From our readers

From the Editors Readers were transported by Sir Patrick Stewart, who appeared on the cover and was interviewed inside [“Command Performance”]. “His unending curiosity and openness to new ideas...he shares with the characters we love him for,” Michelle Kernen wrote on Facebook. Diane Mitacek Bressner RSVP’d that the British actor “is certainly in the top ten of my Ultimate Dinner Party guest list.”

Fact and Fiction
Brave New Words,” like science fiction itself, implies that hope for the future lies in technology, rather than in the choices of everyday people. If science has taught us anything, it’s that we have limits. Until we decide to live within those limits—to have fewer children, to consume less, to reduce our footprint—no technology by itself will save us. This is the real utopian scenario—the optimistic, achievable future. But, of course, it’s too simple and won’t sell.

Bruce Kistler
Winter Haven, FLorida

In years past, a lot of young people learned science and were enthralled by it because of science fiction [“Brave New Words”]. But a lot of modern science fiction does not hinge on the hard science questions, so young people serious about science today are reading less of it.

Alexander J. Wei
on facebook

Brain Surgery
Deep brain stimulation technology [“Mind Craft”] has tremendous promise. As you portrayed, physician investigators and clinicians are appropriately highlighted as pioneers leading this journey. But not even a sentence acknowledging the immense engineering and development effort, primarily private sector, to deliver these reliable implantable devices to the doctors? Would one cover a trip to the Moon and only talk about the astronauts?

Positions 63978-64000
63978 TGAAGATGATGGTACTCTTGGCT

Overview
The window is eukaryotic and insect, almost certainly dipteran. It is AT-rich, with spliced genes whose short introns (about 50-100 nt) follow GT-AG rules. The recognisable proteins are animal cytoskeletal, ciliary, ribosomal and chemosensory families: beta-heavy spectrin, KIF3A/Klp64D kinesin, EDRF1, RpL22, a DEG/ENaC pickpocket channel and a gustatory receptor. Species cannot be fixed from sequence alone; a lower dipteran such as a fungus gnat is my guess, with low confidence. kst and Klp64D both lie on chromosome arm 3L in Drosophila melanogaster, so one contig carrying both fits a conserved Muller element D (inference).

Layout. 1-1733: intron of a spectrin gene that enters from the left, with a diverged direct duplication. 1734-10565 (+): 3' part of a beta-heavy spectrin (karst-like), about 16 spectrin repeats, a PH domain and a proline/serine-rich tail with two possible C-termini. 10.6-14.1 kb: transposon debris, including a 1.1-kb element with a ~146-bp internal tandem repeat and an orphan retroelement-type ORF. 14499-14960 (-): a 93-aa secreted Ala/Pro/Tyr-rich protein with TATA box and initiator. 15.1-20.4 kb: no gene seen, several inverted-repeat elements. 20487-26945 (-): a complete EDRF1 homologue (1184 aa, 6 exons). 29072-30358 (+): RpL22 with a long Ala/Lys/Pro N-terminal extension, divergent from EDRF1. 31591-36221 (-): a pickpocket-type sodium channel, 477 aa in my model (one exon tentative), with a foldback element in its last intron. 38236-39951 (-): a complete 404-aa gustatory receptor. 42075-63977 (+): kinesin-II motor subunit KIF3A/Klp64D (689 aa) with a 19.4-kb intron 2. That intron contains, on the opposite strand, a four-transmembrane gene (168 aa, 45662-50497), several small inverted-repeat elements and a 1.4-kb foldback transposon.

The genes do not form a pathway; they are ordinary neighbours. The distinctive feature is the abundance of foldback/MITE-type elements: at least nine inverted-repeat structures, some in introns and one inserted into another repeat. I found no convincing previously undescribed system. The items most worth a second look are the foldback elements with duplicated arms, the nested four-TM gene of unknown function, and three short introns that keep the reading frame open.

John Hauck
Shoreview, Minnesota

Numerous readers of “America’s Best Small Towns” (April) have complained that the Chautauqua attractions we focused on are provided by the private Chautauqua Institution, which charges fees to attend events or visit the historic campus in the summer. That’s true. However, admission to the grounds during the summer season is free on Sundays, and children 12 and younger are always admitted at no charge. Also, on weekly Community Appreciation Nights, a $20 ticket to an evening concert includes access to the facilities. Outside the summer season, access to the grounds is free.

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